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A Systematic Review With Meta-Analysis of Mindful Exercises on Rehabilitative Outcomes Among Poststroke Patients
Archives of Physical Medicine and Rehabilitation
Short Title: Arch.Phys.Med.Rehabil.
Format: Journal Article
Publication Date: Nov 30, 2017
Sources ID: 32026
Notes: LR: 20180610; CI: Copyright (c) 2018; JID: 2985158R; OTO: NOTNLM; 2018/02/28 00:00 [received]; 2018/04/06 00:00 [revised]; 2018/04/10 00:00 [accepted]; 2018/05/09 06:00 [pubmed]; 2018/05/09 06:00 [medline]; 2018/05/09 06:00 [entrez]; aheadofprint
Visibility: Public (group default)
Abstract: (Show)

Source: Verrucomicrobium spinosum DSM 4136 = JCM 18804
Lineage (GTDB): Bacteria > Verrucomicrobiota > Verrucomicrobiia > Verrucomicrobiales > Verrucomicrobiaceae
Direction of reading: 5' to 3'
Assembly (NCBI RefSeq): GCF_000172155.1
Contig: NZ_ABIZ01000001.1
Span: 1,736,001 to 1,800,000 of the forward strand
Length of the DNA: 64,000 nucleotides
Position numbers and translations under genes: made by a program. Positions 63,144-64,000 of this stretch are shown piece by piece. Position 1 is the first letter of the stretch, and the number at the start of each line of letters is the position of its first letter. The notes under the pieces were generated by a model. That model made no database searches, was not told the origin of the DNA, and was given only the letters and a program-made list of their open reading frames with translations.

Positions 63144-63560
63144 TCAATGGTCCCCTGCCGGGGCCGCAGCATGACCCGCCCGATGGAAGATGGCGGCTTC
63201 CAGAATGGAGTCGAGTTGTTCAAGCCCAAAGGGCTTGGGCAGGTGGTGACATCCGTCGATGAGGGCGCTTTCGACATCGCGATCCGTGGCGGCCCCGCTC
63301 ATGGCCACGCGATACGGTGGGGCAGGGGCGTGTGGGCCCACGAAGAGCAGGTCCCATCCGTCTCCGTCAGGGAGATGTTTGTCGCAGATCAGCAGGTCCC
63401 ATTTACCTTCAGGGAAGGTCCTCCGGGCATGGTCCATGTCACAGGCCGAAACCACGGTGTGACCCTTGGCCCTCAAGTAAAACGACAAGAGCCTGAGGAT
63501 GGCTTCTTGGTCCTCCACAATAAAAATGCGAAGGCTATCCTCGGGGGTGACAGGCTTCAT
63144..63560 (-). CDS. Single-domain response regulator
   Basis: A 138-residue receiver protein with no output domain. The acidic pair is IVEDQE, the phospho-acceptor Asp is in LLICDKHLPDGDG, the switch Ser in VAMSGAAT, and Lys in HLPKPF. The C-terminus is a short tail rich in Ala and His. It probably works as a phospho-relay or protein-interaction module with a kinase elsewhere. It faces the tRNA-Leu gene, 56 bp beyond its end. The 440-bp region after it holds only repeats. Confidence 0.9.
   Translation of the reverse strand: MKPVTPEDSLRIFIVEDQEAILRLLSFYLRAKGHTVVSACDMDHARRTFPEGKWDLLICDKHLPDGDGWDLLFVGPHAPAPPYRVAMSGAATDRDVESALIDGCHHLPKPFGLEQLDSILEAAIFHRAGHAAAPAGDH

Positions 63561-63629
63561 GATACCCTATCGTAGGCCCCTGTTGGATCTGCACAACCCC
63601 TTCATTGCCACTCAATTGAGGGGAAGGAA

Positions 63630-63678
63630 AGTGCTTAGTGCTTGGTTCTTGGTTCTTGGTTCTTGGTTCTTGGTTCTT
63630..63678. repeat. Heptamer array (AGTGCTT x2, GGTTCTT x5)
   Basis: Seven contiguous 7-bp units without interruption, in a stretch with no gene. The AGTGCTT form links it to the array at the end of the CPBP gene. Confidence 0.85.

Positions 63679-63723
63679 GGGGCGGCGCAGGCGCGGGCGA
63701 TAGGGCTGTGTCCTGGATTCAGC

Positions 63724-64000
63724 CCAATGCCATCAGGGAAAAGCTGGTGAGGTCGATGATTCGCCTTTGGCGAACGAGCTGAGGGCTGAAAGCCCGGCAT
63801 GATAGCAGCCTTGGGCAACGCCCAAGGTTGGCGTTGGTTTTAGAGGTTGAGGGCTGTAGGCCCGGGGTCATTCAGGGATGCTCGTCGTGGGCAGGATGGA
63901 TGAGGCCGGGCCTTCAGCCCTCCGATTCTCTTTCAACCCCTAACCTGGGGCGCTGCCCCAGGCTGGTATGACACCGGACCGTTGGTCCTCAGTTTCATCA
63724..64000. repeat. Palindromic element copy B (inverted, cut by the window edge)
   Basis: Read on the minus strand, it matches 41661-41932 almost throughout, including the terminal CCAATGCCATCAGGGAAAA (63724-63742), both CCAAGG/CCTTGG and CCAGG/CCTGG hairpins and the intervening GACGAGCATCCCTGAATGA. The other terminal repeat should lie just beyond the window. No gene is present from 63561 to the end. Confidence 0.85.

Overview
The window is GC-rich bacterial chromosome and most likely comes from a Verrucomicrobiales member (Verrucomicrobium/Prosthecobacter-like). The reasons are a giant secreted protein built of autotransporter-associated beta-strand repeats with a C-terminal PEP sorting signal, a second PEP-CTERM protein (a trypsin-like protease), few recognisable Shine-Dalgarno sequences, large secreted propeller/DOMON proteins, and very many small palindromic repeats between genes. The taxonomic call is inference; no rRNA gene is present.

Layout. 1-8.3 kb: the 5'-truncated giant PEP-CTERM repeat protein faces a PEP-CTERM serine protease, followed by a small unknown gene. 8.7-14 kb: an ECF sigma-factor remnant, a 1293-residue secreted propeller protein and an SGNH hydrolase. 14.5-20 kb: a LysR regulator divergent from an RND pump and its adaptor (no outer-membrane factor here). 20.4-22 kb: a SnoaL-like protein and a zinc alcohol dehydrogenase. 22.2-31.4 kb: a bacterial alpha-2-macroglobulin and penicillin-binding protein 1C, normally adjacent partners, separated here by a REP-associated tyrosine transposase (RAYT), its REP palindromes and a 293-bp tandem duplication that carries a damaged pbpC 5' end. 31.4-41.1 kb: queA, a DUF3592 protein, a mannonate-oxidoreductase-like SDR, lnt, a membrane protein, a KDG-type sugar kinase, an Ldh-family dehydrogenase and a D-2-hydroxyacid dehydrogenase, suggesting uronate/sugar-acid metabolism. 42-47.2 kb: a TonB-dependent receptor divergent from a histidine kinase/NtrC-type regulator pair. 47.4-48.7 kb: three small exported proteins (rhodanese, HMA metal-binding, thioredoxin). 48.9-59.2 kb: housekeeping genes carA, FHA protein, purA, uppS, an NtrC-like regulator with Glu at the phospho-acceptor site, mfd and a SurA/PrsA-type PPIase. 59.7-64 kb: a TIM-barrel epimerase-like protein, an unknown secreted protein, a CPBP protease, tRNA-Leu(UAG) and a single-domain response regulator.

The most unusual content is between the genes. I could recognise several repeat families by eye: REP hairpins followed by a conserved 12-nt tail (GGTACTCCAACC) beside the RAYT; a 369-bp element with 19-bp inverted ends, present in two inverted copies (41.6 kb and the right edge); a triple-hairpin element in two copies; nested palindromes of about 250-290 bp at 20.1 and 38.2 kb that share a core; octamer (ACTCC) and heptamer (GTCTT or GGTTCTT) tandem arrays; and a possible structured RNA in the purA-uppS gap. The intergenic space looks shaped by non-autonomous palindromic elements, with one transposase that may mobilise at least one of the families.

OBJECTIVE: To critically evaluate the rehabilitative effects of mindful exercises for poststroke patients. DATA SOURCES: Six databases (PubMed, Physiotherapy Evidence Database, Cochrane Library, Web of Science, Wanfang, Chinese National Knowledge Infrastructure) and reference lists of relevant articles were searched. STUDY SELECTION: Randomized controlled trials on the effects of mindful exercises on rehabilitative outcomes such as sensorimotor function, gait speed, leg strength, aerobic endurance, cognitive function, and overall motor function. DATA EXTRACTION: Two investigators independently screened eligible studies according to the eligible criteria, extracted data, and assessed risk of bias. DATA SYNTHESIS: A total of 20 studies that satisfied the eligibility criteria were finally included. The sum scores of 5-9 points in the adapted Physiotherapy Evidence Database scale indicates low-to-medium risk of bias. The study results of meta-analysis indicate that mindful exercise intervention was significantly associated with improved sensorimotor function on both lower limb (standardized mean difference=0.79; 95% confidence interval, 0.43-1.15; P<.001; I(2)=62.67%) and upper limb (standardized mean difference=0.7; 95% confidence interval, 0.39-1.01; P<.001; I(2)=32.36%). CONCLUSIONS: This review suggests that mindful exercises are effective in improving sensorimotor function of lower and upper limbs in poststroke patients. The effects on gait speed, leg strength, aerobic endurance, overall motor function, and other outcomes (eg, cognitive function, gait parameters) require further investigation for allowing evidence-based conclusions.